Anton Howes will be speaking this Thursday at the Rose and Crown. Most of us know him as director of the Liberty League, but he will be speaking on his PhD topic: the causes of the industrial revolution.
I was lucky enough to hear Anton speak on this topic before, and with a longer time limit, at one of Brian Micklethwait’s Friday events. I think Brian does this deliberately, but I do hope I manage to introduce Anton with fewer awkward hiccups.
Brian had heard that Anton is into fencing and had assumed that Anton was a kind of sport obsessed jock, and decided to tell everyone how pleasantly surprised he was to find Anton wasn’t a boorish idiot. Fortunately he changed his mind about him when he heard that Anton was undertaking a serious detailed and quantitative study on who the prime movers were in the industrial revolution and what they had in common.
When I heard the fencing thing, I put “Liberty League leader” together with “sabre duelling” and my mind jumped to Christopher Lambert’s Highlander – a hero in a long coat wielding an ancient Samurai sword to slay his inevitable enemies… but, damn it, wrong type of sword!
Fortunately Anton’s intellectual arsenal is well stocked. I know this because I heard his talk before, but he is bristling with deadly credentials. Anton is young enough to remember his GCSE grades though there appears to have been some grade inflation. He managed 11 A*s – 9 more than me. Reassuringly, he donned the dunces hat when he got one A. Of course he also got a “Distinction in History Advanced Award”, obviously. More surprising are his 38 points at the International Baccalaureate; a very sensible diversification.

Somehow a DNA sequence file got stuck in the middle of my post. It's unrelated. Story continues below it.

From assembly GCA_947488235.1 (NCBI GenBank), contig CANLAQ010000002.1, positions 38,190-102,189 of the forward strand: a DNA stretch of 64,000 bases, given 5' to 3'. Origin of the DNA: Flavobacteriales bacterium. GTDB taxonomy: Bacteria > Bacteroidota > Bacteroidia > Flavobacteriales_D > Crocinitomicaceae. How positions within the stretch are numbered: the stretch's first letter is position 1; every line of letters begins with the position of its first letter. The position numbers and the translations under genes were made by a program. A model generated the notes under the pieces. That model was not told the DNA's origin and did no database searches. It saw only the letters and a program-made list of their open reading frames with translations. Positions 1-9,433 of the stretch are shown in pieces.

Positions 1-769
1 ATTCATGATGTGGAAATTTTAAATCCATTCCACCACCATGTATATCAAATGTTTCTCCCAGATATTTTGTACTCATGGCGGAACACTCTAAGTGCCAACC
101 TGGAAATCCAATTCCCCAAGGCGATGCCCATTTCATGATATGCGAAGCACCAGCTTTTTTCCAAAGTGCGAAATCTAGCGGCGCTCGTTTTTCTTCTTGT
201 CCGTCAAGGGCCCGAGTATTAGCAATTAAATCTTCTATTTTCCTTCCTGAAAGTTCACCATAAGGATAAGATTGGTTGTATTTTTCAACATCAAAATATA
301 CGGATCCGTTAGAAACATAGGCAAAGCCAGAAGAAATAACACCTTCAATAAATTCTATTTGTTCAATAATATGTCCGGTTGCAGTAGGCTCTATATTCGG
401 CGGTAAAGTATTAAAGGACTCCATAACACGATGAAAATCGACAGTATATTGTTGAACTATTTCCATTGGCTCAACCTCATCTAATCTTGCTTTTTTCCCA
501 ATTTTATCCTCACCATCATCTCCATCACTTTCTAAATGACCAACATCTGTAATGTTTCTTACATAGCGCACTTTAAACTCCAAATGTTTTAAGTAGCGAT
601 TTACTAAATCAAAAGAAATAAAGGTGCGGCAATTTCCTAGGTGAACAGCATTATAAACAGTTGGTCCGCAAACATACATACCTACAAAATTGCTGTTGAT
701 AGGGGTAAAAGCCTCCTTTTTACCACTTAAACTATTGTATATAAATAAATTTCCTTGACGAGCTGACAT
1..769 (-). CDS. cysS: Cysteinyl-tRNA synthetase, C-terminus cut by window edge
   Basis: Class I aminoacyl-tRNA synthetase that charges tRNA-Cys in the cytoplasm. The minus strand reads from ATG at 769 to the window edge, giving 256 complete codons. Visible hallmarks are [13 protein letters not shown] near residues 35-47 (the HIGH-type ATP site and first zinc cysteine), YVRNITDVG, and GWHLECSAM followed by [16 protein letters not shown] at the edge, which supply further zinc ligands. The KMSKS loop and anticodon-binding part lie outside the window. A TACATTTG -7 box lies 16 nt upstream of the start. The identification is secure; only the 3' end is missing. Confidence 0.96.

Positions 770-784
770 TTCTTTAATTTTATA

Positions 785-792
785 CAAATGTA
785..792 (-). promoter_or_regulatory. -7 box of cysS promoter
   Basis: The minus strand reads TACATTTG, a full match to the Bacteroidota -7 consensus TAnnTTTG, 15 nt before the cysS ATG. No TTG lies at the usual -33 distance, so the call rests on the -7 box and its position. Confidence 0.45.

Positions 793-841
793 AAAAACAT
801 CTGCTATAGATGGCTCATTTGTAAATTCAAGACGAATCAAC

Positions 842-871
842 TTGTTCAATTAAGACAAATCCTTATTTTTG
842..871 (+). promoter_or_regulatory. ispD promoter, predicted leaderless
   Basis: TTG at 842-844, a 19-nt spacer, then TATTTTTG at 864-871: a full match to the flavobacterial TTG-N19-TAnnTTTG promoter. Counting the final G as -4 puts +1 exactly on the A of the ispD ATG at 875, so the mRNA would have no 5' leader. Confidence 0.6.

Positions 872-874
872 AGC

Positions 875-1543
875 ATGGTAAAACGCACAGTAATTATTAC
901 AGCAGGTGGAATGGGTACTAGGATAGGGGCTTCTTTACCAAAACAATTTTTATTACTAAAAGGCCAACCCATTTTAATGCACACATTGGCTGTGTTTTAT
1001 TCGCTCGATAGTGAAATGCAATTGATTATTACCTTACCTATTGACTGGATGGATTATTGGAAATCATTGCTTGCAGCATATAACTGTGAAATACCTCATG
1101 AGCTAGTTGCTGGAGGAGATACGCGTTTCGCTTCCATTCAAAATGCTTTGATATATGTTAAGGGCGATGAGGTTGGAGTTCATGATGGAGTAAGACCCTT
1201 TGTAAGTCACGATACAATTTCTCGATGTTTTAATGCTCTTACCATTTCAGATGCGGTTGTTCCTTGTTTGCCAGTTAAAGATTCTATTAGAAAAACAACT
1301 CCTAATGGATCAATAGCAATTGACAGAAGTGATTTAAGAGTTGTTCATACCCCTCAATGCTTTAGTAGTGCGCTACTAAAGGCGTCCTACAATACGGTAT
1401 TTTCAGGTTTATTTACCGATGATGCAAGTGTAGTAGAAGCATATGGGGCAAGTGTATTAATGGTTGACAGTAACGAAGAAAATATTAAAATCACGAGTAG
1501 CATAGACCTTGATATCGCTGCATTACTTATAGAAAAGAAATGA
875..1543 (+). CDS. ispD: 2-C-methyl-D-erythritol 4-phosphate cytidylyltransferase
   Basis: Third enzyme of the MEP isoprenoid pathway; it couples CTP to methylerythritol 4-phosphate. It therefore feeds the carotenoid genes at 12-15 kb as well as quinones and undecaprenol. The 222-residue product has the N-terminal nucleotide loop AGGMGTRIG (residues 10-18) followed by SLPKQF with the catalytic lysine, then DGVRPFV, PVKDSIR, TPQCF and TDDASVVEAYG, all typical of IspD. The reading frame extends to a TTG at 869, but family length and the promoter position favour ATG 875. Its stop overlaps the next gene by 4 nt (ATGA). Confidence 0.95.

It was while he was earning his first class honours in War Studies and History at King’s College that he started getting into libertarian politics. He joined Students for Liberty and co-founded the Liberty League. I assume his ascendency was something to do with the time he got onto the BBC and into the Guardian, all of his own initiative. All the more remarkable becuase he went there in support of tuition fees. The story going around is that nobody approved of his doing that, or even told him how to do it. He just did it, so hats off to him.
It was about the same time he joined the European Students for Liberty as a board member, but it was a year later that he got a gig as a Consultant Researcher for the Centre for Market Reform of Education, who share office space with the Institute of Economic Affairs. He continues to work and blog there while working on his PhD.